The Perspective is the Strategy

So every time I drive anywhere in my car I have one continuing, consistent thought – I hate my GPS. I don’t hate it in a casual, mildly annoying way. I hate it in a deep, resentful, this-is-the-worst-UI-ever-manufactured sort of way. I hate the device not for the directions, but for the device experience. It’s poor, it’s clunky, and whoever built it never spent any time using it. I usually look at that little box hanging from a suction cup on my window and think, ‘mock me now, you’re days are over since Google released free GPS for the phone’.

It’s true, those GPS manufacturers are in a pretty bad place. TomTom, Garmin, and other GPS manufacturers had their share price free fall on Google’s free GPS announcement. Why would anyone pay for a device, if they could the same functionality in their phone for free?

I think there’s more than just paid vs. free. I think the difference lies in the difference in perspective a device company has from a service company. If you’re a device company your customer buys a ‘thing’. Once they buy that thing, they’re a cost to retain until they buy again; customer service, upgrades, anything. Garmin has changed nothing about my GPS since I bought it. In the three years we’ve owned that GPS Garmin has never evolved the experience. Sure they’ve fixed bugs, but I will never get a better experience until I buy another device.

It would be a completely different relationship if Garmin was a service company. A service mindset realizes that you only have a customer if you serve them. So beyond the service being free, Google will actually interact with the customers differently that Garmin. If I were to use a Google phone as a GPS, I have assurance that Google will constantly upgrade the service. They’ll be adding ads I’m sure, but I’d also expect them to improve screen flows and consistently refine the experience.

So when people talk about the dark days for physical GPS manufacturers, I don’t really think it’s a free vs. paid argument, I think it’s about how you serve your customer. I have a lot of confidence that if Garmin or any of those players really turned out a significantly better in-car GPS experience, they could hold on to their market share. That doesn’t mean adding photo albums, or fitness feaures…do you honestly think I’m going to go running with my car’s GPS? It means you have to be brilliant at the basics, that’s what people pay you for. Garmin sells a simple touchscreen device. They could deliver a software upgrade and overwhelm their entire customer base and make a big deal about it. If you’re a device company, you can’t see that. Upgrading the interface would just be foolish, you’ve already earned those customers. Something like that would just be a sunk cost.

Good luck guys. It’s going to be a long year.


  1. Hey Colin, I think there’s value in having a standalone GPS unit…I still want to use my phone/have it free (and maybe crash too). I wonder who will make an android touchscreen device and if Google will license Nav once they get their geo-ads in place?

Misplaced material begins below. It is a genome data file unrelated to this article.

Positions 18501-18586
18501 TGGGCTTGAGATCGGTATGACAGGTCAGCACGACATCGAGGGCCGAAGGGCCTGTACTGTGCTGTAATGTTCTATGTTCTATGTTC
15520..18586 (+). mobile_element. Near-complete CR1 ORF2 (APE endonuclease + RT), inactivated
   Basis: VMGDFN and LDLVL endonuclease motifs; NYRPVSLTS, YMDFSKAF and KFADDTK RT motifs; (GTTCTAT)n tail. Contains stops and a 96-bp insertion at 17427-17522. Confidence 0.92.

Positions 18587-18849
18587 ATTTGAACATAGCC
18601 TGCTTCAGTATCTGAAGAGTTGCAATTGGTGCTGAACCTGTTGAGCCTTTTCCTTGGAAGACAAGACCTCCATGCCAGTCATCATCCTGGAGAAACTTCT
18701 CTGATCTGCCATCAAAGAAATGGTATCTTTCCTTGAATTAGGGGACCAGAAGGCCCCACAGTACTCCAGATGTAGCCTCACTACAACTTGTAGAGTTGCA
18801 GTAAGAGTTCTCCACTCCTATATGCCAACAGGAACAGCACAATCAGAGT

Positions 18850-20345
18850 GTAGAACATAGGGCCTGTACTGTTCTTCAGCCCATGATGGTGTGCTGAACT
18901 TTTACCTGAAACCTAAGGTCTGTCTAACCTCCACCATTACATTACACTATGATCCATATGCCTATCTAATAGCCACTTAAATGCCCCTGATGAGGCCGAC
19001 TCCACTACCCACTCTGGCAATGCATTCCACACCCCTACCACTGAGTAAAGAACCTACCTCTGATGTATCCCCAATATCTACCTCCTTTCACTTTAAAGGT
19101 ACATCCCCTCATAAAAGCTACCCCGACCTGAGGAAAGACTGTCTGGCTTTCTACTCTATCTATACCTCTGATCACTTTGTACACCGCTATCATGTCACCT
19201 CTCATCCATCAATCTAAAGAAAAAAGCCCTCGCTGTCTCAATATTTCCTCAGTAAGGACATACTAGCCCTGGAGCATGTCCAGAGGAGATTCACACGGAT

That would make an even longer year for Garmin & TomTom.

  2. I agree Dave. There seems to be a space for a chumby/iPod like device that could work off cell/wifi network for specific widgets for specific functions.

    It could be specific enough to get to market, but open enough to invite some serendipity through a developer network, maybe on Android?

    i could imagine
    – GPS in your car
    – networked baby monitor
    – reduced-function home phone

    what else?…seems like a rich area.

  3. Hey Colin, sorry I’m late to the party but I saw this post and had to comment. I too, hate my GPS (I think it erodes the drivers problem solving abilites) but I’m also really intrigued by it. I actually got a GPS because my partner kept nagging me that the free Iphone version wasn’t good enough. So rather than continuing with a passable but inferior free experience, we dropped 300 bucks to get an actual dedicated gps. After about 10 minutes I decided that I hated the thing (It has a terrible GUI and I felt starved for information so I kept looking at that tiny screen while driving) but what intrigued me was that my partner suddenly felt the need to have it direct him to places that he clearly knew how to get to on his own. In an interesting way, the GPS wasn’t just about functionality but was also about emotional confidence. Even when the GPS was sending us way out of our way, he was still happy because he felt confident that he was making the best route decisions (because the gps told him to take that path). If the real use of a GPS is to increase confidence, maybe to ‘win’ producers need stop asking themselves “how can i add more functionality to this device?” and start asking themselves “how can i make drivers more confident with a screen on a suction cup?”. Maybe GPS’s need to say “You’re doing a great job driving today!” or needs to say “thanks to following this path you’ve trimmed 10 minutes off of your commute.”
    Thinking about confidence building might take producers to all sorts of interesting places.

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